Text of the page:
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Death Of Birds Of Prey In The North York Moors National Park

Home/Uncategorised/Death Of Birds Of Prey In The North York Moors National Park

Death Of Birds Of Prey In The North York Moors National Park

Over the past few weeks I have watched an exchange of letters in the local paper, The Whitby Gazette. The topic of discussion being Birds Of Prey in The North York Moors National Park.

First and foremost I must highlight that this is not an anti game shoot post. I do in-fact have some level of support for hunting in the area, although my support does stop short of chasing and torturing foxes or killing every bird of prey in sight so that moorland can be managed strictly for Grouse , Partridge and pheasant shooting.

I write this blog post with 20 years experience of visiting The National Park 2 or 3 times per week, yet seeing virtually non of the main bird of prey species there. Twenty years without many sightings tells a story in itself. A twenty minute drive down the A64 shows more Buzzards and Kites than I saw in 20 years in some areas of our National Park. I have lived alongside the National Park for the whole 48 years of my life so far, I am not a “dogooder”, “uneducated” or “miss informed”.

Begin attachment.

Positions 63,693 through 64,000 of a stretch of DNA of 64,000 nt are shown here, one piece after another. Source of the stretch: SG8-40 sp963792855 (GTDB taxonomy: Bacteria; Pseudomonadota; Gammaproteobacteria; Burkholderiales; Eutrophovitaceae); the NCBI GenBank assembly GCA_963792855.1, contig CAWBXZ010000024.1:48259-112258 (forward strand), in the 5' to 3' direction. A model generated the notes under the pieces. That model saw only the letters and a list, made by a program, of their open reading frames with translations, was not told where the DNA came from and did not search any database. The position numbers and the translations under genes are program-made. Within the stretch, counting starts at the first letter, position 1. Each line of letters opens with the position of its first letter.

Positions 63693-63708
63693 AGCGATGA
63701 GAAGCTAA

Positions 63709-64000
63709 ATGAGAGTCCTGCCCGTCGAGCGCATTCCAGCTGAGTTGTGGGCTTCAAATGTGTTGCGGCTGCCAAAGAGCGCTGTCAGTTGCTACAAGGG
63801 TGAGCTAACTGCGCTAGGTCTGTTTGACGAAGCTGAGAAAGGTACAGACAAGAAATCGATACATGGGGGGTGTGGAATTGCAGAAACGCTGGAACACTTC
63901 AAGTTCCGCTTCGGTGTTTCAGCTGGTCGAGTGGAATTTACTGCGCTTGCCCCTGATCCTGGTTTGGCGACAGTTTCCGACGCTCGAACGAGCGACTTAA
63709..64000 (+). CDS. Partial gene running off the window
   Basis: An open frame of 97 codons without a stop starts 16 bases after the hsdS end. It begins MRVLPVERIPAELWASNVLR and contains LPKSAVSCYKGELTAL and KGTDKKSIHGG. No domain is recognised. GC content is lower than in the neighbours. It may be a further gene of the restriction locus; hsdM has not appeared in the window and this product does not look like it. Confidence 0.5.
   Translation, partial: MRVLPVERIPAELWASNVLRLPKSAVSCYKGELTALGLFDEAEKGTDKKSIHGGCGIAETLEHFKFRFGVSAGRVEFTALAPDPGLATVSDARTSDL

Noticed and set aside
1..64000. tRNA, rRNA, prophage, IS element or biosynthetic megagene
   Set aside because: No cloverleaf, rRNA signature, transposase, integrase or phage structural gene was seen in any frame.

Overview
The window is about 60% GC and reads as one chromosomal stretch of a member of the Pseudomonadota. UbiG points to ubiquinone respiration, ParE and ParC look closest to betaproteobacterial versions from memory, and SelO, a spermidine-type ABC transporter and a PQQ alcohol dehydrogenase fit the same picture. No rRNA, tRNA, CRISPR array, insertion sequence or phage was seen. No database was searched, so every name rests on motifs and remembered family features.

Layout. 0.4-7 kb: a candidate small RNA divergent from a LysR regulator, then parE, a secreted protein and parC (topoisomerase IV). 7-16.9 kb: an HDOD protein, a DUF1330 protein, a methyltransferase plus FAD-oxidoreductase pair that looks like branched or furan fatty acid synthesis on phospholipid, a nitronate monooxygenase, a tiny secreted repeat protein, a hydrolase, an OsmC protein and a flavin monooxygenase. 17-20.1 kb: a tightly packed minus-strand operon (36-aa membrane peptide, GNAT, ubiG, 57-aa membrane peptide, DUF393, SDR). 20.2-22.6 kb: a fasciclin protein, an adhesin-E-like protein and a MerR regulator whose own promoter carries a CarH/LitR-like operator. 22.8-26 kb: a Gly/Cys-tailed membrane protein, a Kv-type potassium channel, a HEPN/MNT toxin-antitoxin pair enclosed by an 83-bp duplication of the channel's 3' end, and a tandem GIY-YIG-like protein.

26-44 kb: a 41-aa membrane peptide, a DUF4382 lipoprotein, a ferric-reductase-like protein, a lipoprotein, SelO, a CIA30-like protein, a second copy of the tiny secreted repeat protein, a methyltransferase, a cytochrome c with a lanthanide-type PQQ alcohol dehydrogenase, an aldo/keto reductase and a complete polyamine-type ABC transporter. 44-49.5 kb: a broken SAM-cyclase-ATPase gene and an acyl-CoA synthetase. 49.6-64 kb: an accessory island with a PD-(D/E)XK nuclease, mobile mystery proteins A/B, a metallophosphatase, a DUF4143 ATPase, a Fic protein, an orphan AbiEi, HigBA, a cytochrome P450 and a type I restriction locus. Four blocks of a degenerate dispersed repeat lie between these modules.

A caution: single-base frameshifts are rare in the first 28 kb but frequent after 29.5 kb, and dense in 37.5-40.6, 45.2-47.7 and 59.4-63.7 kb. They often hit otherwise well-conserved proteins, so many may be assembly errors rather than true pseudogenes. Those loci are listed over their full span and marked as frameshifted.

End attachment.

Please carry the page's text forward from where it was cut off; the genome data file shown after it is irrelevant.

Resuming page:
The moorland exists and should be managed for us all, and for all farm animals, game birds and wildlife too. The Moorland should never become a playground for the rich and famous at the cost of everything and everybody else. The job of the National Parks is to manage it for us all, at present I feel they let a lot of us down.

I must note that in recent years our National Park, The North York Moors National Park, and surrounding coastline has seen a significant increase in Birds Of Prey, praise must be given to the park management and some land owners for that.

Various schemes and projects are now in place to encourage these birds back into the park, various landowners are engaged in the schemes. Most farms now have Owl Boxes in their barns and the farmers work with the Hawk And Owl trust to promote the lives and welfare of these wonderful birds. It would seem that barn owl numbers are now on the up.

Barn Owls In The North York Moors National Park

Numbers Of Barn Owls Increasing In North Yorkshire

Even on some large estates managed for Game Shooting there are good populations of birds of prey living side by side with the game birds and clearly left alone by the estate managers and their game keepers. Mulgrave Estate at Sandsend is one fine example of the coexistence of a Game Shoot and Wildlife side by side.